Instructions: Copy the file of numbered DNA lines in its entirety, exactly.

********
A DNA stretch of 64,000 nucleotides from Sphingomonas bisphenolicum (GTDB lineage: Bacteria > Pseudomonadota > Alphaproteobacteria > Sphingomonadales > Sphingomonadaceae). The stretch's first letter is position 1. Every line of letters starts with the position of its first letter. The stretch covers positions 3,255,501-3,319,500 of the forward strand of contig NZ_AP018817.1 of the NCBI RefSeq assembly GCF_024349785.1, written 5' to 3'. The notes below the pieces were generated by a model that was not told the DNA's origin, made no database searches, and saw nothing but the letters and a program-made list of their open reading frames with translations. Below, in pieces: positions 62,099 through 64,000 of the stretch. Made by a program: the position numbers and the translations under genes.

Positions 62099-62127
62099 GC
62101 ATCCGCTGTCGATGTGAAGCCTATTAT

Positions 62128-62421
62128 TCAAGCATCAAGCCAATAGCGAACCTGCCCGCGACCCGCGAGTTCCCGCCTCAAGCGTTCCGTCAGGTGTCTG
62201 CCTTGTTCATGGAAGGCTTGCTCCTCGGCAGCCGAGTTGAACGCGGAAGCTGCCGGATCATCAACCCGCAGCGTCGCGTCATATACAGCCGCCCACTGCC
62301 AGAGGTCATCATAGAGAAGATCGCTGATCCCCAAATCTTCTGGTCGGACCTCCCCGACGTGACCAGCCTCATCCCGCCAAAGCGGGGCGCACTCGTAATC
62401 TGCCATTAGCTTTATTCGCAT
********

A DNA stretch of 64,000 nucleotides from Sphingomonas bisphenolicum (GTDB lineage: Bacteria > Pseudomonadota > Alphaproteobacteria > Sphingomonadales > Sphingomonadaceae). The stretch's first letter is position 1. Every line of letters starts with the position of its first letter. The stretch covers positions 3,255,501-3,319,500 of the forward strand of contig NZ_AP018817.1 of the NCBI RefSeq assembly GCF_024349785.1, written 5' to 3'. The notes below the pieces were generated by a model that was not told the DNA's origin, made no database searches, and saw nothing but the letters and a program-made list of their open reading frames with translations. Below, in pieces: positions 62,099 through 64,000 of the stretch. Made by a program: the position numbers and the translations under genes.

Positions 62099-62127
62099 GC
62101 ATCCGCTGTCGATGTGAAGCCTATTAT

Positions 62128-62421
62128 TCAAGCATCAAGCCAATAGCGAACCTGCCCGCGACCCGCGAGTTCCCGCCTCAAGCGTTCCGTCAGGTGTCTG
62201 CCTTGTTCATGGAAGGCTTGCTCCTCGGCAGCCGAGTTGAACGCGGAAGCTGCCGGATCATCAACCCGCAGCGTCGCGTCATATACAGCCGCCCACTGCC
62301 AGAGGTCATCATAGAGAAGATCGCTGATCCCCAAATCTTCTGGTCGGACCTCCCCGACGTGACCAGCCTCATCCCGCCAAAGCGGGGCGCACTCGTAATC
62401 TGCCATTAGCTTTATTCGCAT